Partial immune tolerance to pig xenografts has been induced by ablating the recipient immune system and reconstituting it in the presence of porcine hematopoietic cells. Porcine hematopoietic cells are detectable a year later. This approach has three basic limitations. First, tolerance would not resolve the problem caused by pre-existing natural antibodies. Additional efforts, such as removal of pre-existing antibodies by immune adsorption would be required. Second, the recipient is subject to a prolonged period of immune deficiency, putting it at risk for opportunistic and zoonotic infections. Third, the tolerance would be to antigens expressed on the hematopoietic cells only. Tolerance would not be induced to the tissue-associated antigens. Pig heart and kidney xenografts were fulminantly rejected in baboons using this protocol.

The transplantation of pig thymi into immune ablated recipients enhances tolerance as the recipient pre-thymocytes mature in the porcine environment. Using this approach, porcine skin graft survival is markedly prolonged in mice and modestly prolonged in primates. The basic limitations described above with mixed chimerism would still be a problem.

Patent application No. PCT/US94/05844 teaches the induction of immune tolerance of recipient lymphocytes to xenografts by infusing lymphocytes into immune deficient donor animals. The tolerant cells are later harvested and transferred back to the recipient, conveying tolerance to the recipient. However, the preexisting immune response would limit the usefulness of that approach.

The mechanism of accommodation is unknown. It is not due to the depletion of antibodies or to replacement of donor endothelium with host endothelium within the graft. Immunohistochemistry of long term cardiac xenografts (hamster-to-rat) shows deposition of IgG, IgM, C3, and C6 on the endothelium, but minimal fibrin formation.

The possibility has been explored that accommodated endothelial cells have reduced expression of antigen. Though some reduction in antigens such as alpha gal was observed with accommodation, it was not thought to be sufficient to protect the graft. Parker W. et al., Am. J. Pathol. 152: 829-39 (1998).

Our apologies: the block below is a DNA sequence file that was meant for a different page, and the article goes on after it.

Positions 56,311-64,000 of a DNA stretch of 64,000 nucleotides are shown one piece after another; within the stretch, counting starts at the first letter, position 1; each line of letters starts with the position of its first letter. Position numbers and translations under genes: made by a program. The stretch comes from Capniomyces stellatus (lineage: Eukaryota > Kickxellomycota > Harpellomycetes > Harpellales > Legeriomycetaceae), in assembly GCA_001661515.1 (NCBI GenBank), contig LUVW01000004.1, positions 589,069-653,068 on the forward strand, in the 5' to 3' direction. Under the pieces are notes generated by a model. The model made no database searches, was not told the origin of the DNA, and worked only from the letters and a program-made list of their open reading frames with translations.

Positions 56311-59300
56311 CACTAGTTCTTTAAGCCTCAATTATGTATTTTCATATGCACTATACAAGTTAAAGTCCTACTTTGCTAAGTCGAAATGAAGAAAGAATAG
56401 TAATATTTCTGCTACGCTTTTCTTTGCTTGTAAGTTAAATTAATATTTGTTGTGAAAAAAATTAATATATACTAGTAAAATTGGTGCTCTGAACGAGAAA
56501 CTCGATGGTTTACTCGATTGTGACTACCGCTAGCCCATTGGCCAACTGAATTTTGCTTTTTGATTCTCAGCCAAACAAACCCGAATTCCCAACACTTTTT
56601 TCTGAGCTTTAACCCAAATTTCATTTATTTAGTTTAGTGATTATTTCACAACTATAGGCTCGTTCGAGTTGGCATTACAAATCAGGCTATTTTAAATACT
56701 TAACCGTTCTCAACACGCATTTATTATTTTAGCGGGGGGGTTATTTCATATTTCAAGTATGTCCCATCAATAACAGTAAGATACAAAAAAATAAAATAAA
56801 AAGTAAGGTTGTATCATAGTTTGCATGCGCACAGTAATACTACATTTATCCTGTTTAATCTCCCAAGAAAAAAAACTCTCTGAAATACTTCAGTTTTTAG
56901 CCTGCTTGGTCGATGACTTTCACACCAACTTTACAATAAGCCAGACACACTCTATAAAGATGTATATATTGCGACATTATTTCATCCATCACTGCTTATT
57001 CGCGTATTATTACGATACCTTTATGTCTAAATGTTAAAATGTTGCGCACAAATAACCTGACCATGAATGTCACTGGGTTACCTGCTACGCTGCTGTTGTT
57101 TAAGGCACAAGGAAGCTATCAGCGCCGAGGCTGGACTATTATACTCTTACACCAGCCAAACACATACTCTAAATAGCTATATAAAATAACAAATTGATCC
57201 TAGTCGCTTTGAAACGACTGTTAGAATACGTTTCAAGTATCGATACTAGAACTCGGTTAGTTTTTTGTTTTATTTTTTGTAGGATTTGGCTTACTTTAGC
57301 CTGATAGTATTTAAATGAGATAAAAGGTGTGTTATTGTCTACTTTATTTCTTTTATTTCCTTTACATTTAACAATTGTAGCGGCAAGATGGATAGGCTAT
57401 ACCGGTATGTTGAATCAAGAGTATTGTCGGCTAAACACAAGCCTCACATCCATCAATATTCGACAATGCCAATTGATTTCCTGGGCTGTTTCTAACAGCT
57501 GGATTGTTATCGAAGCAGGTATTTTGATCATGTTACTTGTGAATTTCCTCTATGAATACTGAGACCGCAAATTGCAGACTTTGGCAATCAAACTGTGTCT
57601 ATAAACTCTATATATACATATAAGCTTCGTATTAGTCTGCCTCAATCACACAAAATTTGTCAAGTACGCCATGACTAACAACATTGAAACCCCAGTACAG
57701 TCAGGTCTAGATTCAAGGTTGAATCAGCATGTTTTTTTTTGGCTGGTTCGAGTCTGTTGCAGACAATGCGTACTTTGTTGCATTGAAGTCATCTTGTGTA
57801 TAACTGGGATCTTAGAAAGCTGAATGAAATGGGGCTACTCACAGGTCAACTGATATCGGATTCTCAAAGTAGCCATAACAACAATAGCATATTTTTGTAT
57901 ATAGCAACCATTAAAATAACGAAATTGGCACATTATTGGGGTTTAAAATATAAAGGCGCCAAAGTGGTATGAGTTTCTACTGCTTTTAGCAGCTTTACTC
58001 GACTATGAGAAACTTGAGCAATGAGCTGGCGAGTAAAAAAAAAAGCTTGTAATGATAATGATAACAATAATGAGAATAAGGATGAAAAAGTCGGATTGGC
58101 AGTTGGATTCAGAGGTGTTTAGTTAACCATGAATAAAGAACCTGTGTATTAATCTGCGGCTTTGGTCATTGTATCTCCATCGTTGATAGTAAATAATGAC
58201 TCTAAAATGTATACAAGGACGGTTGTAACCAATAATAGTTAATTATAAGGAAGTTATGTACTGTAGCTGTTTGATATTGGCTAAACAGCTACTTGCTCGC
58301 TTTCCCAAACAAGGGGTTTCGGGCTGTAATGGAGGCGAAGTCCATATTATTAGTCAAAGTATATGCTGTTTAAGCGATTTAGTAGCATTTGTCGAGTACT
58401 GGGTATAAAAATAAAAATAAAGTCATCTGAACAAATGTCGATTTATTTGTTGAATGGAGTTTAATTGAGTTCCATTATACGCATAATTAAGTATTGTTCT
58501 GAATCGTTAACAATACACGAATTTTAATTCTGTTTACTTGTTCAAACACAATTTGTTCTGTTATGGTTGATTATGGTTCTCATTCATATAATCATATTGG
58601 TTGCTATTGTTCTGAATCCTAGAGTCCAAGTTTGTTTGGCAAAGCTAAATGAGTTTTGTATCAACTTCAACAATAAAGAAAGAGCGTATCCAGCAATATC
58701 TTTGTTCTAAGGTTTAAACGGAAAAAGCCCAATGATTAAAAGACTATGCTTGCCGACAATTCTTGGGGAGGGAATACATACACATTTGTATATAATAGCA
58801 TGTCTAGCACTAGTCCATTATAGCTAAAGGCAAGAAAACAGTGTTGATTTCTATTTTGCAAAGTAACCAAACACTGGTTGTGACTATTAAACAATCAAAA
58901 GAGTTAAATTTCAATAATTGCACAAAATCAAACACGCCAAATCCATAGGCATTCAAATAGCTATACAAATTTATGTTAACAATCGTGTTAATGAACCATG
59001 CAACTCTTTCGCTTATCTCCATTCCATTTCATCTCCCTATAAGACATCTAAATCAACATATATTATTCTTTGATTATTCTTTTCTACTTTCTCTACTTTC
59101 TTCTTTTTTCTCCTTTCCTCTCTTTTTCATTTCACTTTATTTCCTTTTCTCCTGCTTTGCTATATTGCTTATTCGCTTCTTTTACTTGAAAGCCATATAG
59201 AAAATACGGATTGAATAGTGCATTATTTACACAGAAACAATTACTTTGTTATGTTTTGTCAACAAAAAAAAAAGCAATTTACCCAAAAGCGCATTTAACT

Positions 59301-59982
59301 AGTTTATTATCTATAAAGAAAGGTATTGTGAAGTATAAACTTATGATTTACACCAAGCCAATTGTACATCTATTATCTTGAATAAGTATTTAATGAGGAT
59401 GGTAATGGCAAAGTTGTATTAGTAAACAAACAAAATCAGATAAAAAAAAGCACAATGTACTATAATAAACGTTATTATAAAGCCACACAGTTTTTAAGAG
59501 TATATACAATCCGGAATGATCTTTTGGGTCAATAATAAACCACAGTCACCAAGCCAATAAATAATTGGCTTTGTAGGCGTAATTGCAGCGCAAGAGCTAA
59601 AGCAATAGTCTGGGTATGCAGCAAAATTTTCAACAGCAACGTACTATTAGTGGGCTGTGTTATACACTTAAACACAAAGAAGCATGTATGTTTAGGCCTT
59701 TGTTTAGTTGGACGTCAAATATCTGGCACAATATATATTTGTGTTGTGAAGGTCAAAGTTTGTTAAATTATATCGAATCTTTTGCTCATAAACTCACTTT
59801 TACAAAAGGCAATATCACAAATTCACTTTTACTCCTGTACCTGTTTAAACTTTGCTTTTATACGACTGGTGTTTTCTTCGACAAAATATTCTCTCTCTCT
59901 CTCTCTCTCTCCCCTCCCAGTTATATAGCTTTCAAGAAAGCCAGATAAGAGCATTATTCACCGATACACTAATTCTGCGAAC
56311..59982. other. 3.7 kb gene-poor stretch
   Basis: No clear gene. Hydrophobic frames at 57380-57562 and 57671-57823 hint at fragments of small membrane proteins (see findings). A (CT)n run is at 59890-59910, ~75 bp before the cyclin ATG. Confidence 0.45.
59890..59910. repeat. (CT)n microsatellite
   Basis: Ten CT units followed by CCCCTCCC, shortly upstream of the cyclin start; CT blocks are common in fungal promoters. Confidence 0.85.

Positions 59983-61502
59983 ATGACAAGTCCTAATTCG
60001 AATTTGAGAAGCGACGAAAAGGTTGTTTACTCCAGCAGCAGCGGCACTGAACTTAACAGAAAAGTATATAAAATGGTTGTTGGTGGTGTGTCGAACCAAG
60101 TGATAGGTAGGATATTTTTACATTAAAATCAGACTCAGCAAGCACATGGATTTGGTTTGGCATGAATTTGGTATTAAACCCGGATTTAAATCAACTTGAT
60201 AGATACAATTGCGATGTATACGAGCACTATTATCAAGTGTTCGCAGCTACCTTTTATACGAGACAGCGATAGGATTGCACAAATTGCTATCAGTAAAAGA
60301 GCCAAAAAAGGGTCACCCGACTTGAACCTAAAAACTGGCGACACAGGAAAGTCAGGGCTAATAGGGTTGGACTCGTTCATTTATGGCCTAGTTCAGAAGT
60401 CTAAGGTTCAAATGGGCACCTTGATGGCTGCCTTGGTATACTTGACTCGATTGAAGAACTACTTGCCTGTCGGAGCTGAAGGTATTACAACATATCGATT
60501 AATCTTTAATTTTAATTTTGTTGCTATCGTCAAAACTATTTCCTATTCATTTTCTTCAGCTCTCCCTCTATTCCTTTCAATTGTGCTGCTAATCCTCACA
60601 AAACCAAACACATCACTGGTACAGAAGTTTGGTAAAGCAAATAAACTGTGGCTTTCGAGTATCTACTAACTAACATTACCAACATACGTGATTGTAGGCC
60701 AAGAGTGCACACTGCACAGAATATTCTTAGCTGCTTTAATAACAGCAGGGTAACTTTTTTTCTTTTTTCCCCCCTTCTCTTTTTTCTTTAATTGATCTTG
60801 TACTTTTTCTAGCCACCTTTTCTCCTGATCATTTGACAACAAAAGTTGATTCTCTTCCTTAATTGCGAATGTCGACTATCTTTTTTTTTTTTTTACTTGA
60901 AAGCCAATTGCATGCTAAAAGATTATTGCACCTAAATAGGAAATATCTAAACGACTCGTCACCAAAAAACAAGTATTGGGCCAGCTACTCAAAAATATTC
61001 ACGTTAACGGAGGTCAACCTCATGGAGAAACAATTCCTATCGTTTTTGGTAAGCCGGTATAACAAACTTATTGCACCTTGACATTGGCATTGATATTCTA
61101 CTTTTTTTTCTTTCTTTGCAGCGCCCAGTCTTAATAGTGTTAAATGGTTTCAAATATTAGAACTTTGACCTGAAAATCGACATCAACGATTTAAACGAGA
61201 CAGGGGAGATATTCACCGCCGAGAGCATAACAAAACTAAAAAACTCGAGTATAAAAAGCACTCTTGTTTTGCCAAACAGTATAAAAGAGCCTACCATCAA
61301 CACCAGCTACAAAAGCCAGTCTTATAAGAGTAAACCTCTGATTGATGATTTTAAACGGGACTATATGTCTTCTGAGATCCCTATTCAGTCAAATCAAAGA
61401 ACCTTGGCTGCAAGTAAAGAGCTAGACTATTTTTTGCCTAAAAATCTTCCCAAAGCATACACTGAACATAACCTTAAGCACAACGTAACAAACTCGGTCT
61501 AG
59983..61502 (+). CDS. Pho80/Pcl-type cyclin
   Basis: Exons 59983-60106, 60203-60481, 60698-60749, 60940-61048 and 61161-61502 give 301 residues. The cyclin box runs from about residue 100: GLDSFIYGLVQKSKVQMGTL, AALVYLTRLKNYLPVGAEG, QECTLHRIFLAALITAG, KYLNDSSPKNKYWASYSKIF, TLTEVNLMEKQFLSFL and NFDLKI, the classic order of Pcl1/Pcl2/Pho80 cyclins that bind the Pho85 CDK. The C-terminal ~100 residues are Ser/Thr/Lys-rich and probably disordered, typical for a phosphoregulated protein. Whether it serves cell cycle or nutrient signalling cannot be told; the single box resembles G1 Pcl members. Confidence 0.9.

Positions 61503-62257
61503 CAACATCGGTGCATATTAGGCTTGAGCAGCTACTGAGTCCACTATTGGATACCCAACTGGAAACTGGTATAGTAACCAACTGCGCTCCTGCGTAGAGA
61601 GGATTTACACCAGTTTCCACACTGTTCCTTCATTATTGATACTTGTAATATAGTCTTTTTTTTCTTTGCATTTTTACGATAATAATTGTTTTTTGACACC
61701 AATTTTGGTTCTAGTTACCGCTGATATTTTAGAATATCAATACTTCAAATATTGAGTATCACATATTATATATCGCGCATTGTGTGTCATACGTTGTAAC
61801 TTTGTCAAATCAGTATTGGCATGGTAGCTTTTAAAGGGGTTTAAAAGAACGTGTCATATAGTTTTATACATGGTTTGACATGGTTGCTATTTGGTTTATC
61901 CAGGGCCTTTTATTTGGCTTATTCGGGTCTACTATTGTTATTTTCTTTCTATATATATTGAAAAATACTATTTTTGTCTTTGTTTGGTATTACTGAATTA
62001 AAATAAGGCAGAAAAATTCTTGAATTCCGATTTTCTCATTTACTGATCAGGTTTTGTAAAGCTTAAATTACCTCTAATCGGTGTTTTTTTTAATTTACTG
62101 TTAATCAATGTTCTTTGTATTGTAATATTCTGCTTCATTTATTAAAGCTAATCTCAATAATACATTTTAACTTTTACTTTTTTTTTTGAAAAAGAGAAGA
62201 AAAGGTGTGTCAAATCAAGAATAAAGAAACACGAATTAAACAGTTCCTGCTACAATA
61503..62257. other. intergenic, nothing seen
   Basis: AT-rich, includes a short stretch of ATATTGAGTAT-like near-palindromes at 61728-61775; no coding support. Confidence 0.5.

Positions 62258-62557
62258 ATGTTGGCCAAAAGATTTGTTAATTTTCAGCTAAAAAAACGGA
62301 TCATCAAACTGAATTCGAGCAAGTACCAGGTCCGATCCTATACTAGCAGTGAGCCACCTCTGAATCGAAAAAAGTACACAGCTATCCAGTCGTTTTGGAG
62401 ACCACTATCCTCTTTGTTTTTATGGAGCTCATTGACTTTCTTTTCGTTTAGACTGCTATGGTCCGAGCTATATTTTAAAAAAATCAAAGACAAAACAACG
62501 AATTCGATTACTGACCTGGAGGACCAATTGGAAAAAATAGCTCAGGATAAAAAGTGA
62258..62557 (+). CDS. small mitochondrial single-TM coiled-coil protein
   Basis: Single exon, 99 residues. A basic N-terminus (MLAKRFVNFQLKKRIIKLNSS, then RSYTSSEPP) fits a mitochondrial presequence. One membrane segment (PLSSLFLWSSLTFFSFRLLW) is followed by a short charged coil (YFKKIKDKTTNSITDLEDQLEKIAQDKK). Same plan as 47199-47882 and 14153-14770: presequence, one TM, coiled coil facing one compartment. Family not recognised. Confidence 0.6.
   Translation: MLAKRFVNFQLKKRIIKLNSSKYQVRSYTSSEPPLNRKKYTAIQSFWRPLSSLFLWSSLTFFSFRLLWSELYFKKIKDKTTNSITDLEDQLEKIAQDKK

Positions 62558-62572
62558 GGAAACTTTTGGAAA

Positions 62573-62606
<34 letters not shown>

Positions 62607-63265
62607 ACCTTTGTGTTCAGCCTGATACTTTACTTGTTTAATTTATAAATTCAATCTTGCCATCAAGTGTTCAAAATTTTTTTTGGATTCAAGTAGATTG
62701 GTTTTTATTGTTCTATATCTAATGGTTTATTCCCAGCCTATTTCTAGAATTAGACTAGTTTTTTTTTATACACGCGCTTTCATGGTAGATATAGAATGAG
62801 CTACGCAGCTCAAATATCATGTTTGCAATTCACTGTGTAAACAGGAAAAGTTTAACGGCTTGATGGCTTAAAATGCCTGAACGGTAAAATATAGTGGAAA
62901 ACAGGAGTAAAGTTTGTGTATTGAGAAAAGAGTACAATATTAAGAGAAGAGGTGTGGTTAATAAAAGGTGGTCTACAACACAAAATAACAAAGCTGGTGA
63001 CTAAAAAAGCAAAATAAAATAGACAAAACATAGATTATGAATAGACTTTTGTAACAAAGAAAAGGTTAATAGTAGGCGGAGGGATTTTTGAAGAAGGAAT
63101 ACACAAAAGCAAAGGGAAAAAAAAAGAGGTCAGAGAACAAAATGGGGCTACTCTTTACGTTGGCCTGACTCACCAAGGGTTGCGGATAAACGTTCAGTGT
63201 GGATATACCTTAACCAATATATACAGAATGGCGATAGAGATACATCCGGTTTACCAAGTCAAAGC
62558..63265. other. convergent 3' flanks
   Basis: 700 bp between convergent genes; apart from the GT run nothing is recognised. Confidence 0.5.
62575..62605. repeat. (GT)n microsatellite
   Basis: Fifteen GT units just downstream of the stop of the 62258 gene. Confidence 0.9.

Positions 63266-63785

It is known that accommodated grafts can be adoptively transplanted to a second recipient. The factors responsible for accommodation are present within the graft and do not require circulating regulatory cells or factors. Miyatake showed that if rejection of a hamster heart graft can be prevented in a rat recipient, the graft will also resist rejection when re-transplanted into a second recipient identical with the first recipient. T. Miyatake, N. Koyamada, W. W. Hancock, M. P. Soares, and F. H. Bach. Survival of accommodated cardiac xenografts upon re-transplantation into cyclosporine-treated recipients. Transplantation 65: 1563-1569, (1998). While the observation is of scientific value, it is not clinically useful. To apply this observation would require two identical subjects, such as human recipients, one who would host the donor organ until accommodation is achieved. The organ would then be procured and transplanted into the second subject. The very limited number of potential recipients with identical twins and the ethically unacceptable complications to the first recipient make this approach unfeasible.

Some success in achieving accommodation in cultured endothelial cells has been reported. Dorling A., et al., Xenotransplantation, 5: 84-92 (1998); and Dorling A., et al., Transplantation, 62: 1127-1136 (1996). Dorling et al. demonstrated that prolonged exposure in culture of porcine endothelial cells to normal human immunoglobulins produced endothelial cell changes suggestive of accommodation.

Apparent confirmation of these studies was provided by Shah et al., Fifth Congress of the International Xenotransplantation Association, Abstract 199 (1999). Minimal resistance to complement mediated cytotoxicity was achieved with 72 hours of culture. Better resistance was observed with 120 to 144 hours of incubation. On the other hand, others. were unable to confirm these studies using primary endothelial cell cultures. McKane W. et al. Fifth Congress of the International Xenotransplantation Association, Abstract 200 (1999). They suggested that the apparent resistance reported by others may be an artifact related to the use of immortalized endothelial cells, which constitutively express anti-apoptotic genes.

In vitro culture is unlikely to have significant clinical utility. Accommodated endothelial cells would not have significant utility by themselves. Furthermore, accommodation of cultured and transformed endothelial cells required a minimum of 72 hours and preferably 120 hours of culture. See Dorling et al. (1996), supra. If the observation were to be extended to ex vivo culture of whole organs maintained in culture, the organs would significantly deteriorate during this period.

Achieving accommodation within the recipient is very difficult, costly, and often ends in failure, with rejection of the graft.

Therefore, a need exists for a method of xenograft transplantation that avoids the high costs, the complications, and the high risk of failure associated with accommodation of the xenograft organ within the recipient after transplantation.